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Hoffmann, R. A wiki for the life sciences where authorship matters. Nature Genetics (2008)

Heme deficiency suppresses the expression of key neuronal genes and causes neuronal cell death.

Defective heme synthesis may cause acute porphyrias, which are associated with a wide array of neurological disturbances involving both the central and peripheral nervous systems. Thus, the understanding of the roles of heme in neuronal cell function may provide insights into the molecular events underlying the pathogenesis of neuropathies associated with defective heme synthesis. In this report, we use rat pheochromocytoma (PC12) clonal cells as a model system for studying the role of heme in neuronal cell survival. We examined the effects of inhibition of heme synthesis on signaling pathways and gene expression in nerve growth factor (NGF)-induced PC12 cells. We found that succinyl acetone-induced heme deficiency selectively caused apoptosis in NGF-induced PC12 cells. Further, we found that in succinyl acetone-treated, NGF-induced cells, the pro-survival Ras-ERK1/2 signaling pathway was inactivated and the pro-apoptotic JNK signaling pathway was activated. In these cells, the activation of caspase and the cleavage of nuclear poly (ADP-ribose) polymerase (PARP) were also evident. Importantly, microarray gene expression analysis showed that more than 20 key neuronal genes that were induced by NGF were suppressed by succinyl acetone. These genes include those encoding survival motor neuron protein, synaptic vesicle protein SVOP, and neural cell adhesion molecule NCAM. These results indicate that heme is important for neuronal cell signaling and the proper functioning of neuronal cells.[1]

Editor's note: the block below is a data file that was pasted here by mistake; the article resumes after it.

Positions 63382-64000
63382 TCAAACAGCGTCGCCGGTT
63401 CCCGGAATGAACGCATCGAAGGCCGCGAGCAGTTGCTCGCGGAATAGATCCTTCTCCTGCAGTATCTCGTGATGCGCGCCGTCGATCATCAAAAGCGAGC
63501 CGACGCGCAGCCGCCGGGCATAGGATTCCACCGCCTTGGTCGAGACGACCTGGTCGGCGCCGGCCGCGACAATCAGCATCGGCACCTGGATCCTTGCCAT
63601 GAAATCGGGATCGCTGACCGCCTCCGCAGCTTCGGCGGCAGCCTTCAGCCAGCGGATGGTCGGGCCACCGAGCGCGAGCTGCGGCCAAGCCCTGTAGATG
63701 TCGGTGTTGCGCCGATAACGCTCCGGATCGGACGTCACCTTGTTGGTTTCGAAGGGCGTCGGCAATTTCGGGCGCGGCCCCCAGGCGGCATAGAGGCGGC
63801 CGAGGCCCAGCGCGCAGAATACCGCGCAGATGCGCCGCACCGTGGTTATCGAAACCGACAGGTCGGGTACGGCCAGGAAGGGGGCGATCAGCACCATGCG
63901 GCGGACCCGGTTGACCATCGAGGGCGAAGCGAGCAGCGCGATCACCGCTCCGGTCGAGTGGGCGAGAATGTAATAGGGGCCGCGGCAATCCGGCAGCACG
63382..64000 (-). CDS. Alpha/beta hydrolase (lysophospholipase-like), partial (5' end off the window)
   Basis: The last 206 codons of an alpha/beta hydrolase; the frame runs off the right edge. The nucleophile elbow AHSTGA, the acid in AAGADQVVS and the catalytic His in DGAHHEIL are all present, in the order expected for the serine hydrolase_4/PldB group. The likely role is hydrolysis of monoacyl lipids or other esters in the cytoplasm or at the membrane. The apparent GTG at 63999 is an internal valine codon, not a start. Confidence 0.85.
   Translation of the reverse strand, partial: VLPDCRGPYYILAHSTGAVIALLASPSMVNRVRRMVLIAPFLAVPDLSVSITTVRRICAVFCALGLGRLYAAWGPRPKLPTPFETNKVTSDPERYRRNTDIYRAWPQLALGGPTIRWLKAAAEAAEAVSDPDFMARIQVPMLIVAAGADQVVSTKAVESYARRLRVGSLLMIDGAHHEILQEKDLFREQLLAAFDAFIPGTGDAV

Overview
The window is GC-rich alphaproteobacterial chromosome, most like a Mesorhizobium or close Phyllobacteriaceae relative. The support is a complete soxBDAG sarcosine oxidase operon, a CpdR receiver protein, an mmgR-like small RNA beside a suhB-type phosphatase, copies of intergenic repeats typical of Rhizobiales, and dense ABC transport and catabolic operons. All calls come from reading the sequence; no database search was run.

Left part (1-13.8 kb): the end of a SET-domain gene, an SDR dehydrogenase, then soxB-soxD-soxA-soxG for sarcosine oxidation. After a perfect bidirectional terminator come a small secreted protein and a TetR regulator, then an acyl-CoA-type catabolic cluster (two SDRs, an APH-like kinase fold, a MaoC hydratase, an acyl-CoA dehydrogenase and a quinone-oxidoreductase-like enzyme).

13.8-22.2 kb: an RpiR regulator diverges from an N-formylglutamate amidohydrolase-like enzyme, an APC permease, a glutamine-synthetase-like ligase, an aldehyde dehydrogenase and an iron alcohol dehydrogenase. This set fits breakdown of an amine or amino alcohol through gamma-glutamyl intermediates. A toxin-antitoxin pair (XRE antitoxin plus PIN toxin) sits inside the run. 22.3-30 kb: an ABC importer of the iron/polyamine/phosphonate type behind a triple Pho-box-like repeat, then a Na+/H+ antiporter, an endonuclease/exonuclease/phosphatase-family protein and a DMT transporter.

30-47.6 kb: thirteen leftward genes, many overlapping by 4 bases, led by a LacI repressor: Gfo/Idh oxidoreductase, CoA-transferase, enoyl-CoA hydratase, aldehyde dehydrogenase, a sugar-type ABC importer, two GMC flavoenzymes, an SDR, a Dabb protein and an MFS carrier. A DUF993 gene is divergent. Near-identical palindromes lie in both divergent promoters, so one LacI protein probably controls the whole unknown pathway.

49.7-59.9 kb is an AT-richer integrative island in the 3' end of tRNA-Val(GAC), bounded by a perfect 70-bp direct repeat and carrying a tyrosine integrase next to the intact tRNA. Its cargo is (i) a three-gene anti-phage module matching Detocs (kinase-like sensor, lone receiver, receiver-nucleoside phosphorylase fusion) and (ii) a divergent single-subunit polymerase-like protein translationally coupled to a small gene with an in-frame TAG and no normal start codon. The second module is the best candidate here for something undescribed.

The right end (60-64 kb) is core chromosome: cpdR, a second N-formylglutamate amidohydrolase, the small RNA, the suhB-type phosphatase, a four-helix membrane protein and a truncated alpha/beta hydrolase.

1. Heme deficiency suppresses the expression of key neuronal genes and causes neuronal cell death. Sengupta, A., Hon, T., Zhang, L. Brain Res. Mol. Brain Res. (2005) [Pubmed]
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